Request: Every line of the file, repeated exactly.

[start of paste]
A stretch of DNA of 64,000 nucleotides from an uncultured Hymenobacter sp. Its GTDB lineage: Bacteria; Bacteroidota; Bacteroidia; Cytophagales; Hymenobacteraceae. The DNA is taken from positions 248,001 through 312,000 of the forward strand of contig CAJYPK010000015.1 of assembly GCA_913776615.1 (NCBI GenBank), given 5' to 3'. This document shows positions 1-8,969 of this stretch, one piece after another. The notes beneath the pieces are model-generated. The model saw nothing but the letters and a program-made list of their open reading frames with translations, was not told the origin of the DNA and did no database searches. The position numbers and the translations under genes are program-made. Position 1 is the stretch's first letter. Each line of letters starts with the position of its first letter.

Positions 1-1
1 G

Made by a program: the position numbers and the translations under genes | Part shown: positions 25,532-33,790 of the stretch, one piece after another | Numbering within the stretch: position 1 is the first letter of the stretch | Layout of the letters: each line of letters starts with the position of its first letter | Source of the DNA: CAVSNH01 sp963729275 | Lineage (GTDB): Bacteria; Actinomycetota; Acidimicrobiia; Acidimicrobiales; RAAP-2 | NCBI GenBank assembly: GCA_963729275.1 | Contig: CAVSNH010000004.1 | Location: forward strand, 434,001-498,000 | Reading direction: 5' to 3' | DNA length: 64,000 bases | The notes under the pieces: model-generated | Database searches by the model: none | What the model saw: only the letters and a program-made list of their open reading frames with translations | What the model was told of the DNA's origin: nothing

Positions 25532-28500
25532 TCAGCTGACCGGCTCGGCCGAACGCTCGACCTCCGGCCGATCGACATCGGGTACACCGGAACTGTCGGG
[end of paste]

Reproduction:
A stretch of DNA of 64,000 nucleotides from an uncultured Hymenobacter sp. Its GTDB lineage: Bacteria; Bacteroidota; Bacteroidia; Cytophagales; Hymenobacteraceae. The DNA is taken from positions 248,001 through 312,000 of the forward strand of contig CAJYPK010000015.1 of assembly GCA_913776615.1 (NCBI GenBank), given 5' to 3'. This document shows positions 1-8,969 of this stretch, one piece after another. The notes beneath the pieces are model-generated. The model saw nothing but the letters and a program-made list of their open reading frames with translations, was not told the origin of the DNA and did no database searches. The position numbers and the translations under genes are program-made. Position 1 is the stretch's first letter. Each line of letters starts with the position of its first letter.

Positions 1-1
1 G

Made by a program: the position numbers and the translations under genes | Part shown: positions 25,532-33,790 of the stretch, one piece after another | Numbering within the stretch: position 1 is the first letter of the stretch | Layout of the letters: each line of letters starts with the position of its first letter | Source of the DNA: CAVSNH01 sp963729275 | Lineage (GTDB): Bacteria; Actinomycetota; Acidimicrobiia; Acidimicrobiales; RAAP-2 | NCBI GenBank assembly: GCA_963729275.1 | Contig: CAVSNH010000004.1 | Location: forward strand, 434,001-498,000 | Reading direction: 5' to 3' | DNA length: 64,000 bases | The notes under the pieces: model-generated | Database searches by the model: none | What the model saw: only the letters and a program-made list of their open reading frames with translations | What the model was told of the DNA's origin: nothing

Positions 25532-28500
25532 TCAGCTGACCGGCTCGGCCGAACGCTCGACCTCCGGCCGATCGACATCGGGTACACCGGAACTGTCGGG